January Third

Distracted Driving PSA

1,000 Ways


Attention. This is a public service announcement.

PSAs have the power to change culture. Consider drunk driving campaigns of the 90s, the “buzzed driving is drunk driving” messages. Now, drunk driving deaths have fallen 83% since 1982.

Drunk driving, while still a problem, isn’t nearly as pervasive as distracted driving. Reaching in the back to recover your kid’s fallen fruit snacks? Adjusting mirrors while in motion? It’s all distracted driving. But the real culprit is texting. One in four car accidents involve the use of a cell phone.

America’s wireless companies partnered with J3 to discourage distracted driving to the tune of 100 million impressions. Reaching Americans is easy. Creating a message that inspires change isn’t.

Watch the :30 TVC


PSAs frequently illustrate the reaction. After the crash, injury, or death, characters respond with remorse. It’s that gutted feeling that viewers walk away with.

With our campaign, “1,000 Ways,” we’re taking a different tack. This PSA uses peer pressure to prevent distracted driving by illustrating scenarios where passengers save the day. It’s not dramatic, it’s obvious. It’s not a freak accident, it’s just the right thing to do. We’re aiming to encourage passengers to adopt a new behavior, using vignettes to highlight different characters with different backgrounds in (very) different cars.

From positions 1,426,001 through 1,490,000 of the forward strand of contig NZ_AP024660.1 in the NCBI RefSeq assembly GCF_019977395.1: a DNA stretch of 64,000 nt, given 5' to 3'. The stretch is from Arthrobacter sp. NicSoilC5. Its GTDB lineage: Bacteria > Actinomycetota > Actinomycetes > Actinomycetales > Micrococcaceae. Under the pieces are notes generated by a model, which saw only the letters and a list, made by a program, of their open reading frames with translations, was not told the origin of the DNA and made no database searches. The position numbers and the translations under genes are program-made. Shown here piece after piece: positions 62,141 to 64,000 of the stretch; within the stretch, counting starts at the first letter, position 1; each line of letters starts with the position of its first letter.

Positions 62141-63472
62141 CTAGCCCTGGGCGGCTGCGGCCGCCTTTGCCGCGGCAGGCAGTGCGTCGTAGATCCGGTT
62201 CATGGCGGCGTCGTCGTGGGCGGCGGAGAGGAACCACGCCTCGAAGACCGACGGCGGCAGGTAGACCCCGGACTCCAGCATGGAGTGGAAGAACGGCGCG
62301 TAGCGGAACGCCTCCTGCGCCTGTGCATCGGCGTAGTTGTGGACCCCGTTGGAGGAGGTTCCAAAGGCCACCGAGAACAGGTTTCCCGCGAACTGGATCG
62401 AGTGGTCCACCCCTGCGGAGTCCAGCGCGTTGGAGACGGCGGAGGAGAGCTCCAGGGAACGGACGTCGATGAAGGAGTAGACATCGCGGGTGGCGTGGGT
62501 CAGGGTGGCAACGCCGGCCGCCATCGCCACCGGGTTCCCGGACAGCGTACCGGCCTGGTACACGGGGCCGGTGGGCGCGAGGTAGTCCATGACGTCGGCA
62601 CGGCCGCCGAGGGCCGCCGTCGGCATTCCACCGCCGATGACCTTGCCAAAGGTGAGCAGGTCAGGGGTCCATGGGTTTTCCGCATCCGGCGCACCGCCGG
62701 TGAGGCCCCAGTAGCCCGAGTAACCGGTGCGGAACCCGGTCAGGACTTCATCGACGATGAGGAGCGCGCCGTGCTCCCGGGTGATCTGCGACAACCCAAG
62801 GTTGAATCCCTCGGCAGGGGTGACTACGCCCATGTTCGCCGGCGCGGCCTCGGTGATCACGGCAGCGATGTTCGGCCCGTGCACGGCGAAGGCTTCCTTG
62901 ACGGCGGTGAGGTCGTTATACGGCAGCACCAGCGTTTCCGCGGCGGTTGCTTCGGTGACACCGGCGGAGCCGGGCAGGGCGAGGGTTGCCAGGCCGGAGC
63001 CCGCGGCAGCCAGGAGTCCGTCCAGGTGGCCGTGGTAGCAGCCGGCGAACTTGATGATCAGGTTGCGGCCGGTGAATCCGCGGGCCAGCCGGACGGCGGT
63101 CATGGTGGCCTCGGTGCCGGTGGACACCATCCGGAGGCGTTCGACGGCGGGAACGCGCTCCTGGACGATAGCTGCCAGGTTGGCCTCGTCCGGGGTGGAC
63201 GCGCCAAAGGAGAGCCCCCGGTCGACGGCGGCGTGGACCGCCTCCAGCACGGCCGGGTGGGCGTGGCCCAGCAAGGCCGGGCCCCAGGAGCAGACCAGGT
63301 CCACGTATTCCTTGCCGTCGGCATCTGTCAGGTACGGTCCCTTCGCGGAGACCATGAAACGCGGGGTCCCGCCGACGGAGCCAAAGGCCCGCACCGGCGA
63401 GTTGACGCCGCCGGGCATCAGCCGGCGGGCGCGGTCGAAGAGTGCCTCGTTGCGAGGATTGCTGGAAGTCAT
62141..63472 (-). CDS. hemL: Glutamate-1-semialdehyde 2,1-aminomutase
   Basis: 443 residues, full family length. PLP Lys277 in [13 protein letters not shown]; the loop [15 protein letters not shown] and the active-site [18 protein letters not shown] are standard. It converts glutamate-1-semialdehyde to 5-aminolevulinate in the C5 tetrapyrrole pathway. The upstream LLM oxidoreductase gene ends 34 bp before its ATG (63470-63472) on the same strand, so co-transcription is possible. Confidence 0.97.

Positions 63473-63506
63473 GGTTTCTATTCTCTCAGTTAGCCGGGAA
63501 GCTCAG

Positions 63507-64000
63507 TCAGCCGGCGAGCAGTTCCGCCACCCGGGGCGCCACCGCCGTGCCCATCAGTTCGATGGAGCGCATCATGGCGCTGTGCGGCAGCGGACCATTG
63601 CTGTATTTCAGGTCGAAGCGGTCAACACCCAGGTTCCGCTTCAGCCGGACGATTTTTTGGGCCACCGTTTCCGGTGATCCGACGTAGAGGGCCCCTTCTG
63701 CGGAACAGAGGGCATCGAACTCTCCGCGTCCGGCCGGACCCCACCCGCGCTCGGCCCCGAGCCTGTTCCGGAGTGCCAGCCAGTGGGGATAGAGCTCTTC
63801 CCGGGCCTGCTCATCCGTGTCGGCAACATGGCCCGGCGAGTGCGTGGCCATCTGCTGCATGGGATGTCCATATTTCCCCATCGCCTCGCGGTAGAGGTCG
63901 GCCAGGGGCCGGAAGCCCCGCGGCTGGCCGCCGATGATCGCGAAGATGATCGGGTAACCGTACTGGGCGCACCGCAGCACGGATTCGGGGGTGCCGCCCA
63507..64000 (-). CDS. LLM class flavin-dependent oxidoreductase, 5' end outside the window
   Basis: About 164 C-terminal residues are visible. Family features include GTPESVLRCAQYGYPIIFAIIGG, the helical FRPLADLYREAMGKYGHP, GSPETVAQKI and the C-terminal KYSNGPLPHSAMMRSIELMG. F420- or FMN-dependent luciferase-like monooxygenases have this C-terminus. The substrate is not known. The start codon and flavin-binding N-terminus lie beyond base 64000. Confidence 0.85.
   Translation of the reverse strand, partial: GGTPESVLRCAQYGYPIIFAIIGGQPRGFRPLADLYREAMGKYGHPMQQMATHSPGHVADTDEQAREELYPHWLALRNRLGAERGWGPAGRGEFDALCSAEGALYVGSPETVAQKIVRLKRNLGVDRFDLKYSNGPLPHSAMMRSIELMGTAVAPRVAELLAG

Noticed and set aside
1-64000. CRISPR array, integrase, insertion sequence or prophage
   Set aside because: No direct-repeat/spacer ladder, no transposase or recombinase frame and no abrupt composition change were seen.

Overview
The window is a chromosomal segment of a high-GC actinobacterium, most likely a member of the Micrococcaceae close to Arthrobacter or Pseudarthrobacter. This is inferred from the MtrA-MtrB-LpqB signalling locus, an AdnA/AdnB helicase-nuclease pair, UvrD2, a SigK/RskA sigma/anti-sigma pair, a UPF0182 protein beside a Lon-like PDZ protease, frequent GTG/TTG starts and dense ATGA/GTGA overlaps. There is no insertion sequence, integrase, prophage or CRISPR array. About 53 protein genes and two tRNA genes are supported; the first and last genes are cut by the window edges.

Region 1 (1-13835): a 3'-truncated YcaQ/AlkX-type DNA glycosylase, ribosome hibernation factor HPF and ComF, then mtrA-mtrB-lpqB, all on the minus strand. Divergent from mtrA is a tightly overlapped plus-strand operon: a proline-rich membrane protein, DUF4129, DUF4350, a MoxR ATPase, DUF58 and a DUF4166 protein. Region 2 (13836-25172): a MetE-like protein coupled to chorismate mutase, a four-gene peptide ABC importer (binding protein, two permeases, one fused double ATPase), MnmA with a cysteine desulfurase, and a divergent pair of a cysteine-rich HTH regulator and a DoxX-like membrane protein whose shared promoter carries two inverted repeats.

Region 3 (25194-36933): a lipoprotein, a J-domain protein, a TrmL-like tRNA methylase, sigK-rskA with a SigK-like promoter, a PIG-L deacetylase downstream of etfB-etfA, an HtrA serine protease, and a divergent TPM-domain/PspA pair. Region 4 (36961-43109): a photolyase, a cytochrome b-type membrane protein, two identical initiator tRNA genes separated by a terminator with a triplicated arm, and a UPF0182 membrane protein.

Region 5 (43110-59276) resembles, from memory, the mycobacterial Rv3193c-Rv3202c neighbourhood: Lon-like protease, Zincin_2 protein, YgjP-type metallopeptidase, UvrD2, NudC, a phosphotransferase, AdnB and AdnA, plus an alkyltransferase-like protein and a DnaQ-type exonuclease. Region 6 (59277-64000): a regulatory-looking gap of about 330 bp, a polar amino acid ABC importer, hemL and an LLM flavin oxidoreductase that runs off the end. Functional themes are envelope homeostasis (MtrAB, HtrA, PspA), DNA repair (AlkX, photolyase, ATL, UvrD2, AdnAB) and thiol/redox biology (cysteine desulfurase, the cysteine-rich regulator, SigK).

There are 1,000 ways to stop a distracted driver. Choose one.



Distracted driving impacts everyone. Even this motley crew.

To shoot "1,000 Ways" we needed jib cranes, gimbals, hood mounts, shoulder rigs, and a scenic California coastline at sundown. Off to LA we went, where our scenes and characters could come to life. Thank you, city of Los Angeles, for attracting rare talent, like a man who's beard matches his collie's ponytail and an actor who happens to own a 1969 Chevrolet Corvette Stingray ZL1.

1000 Ways 51000 Ways 6

Thirty-second spots becomes thumb-stopping snacks.

"1,000 Ways" aired on television, streaming services, and just about every social platform. To extend the campaign further, we turned to motion graphics. Our footage featured over-the-top-emotive reactions, which lent themselves to snackable content. We told the same story using type to stop thumbs — despite silent mode.



The campaign’s goal is to reach 100 million impressions across the country over the next 6 months. Just 6 weeks in, the spot has already run on 395 tv stations across the country. We have already garnered 38 million impressions, which is 54% above our goal.

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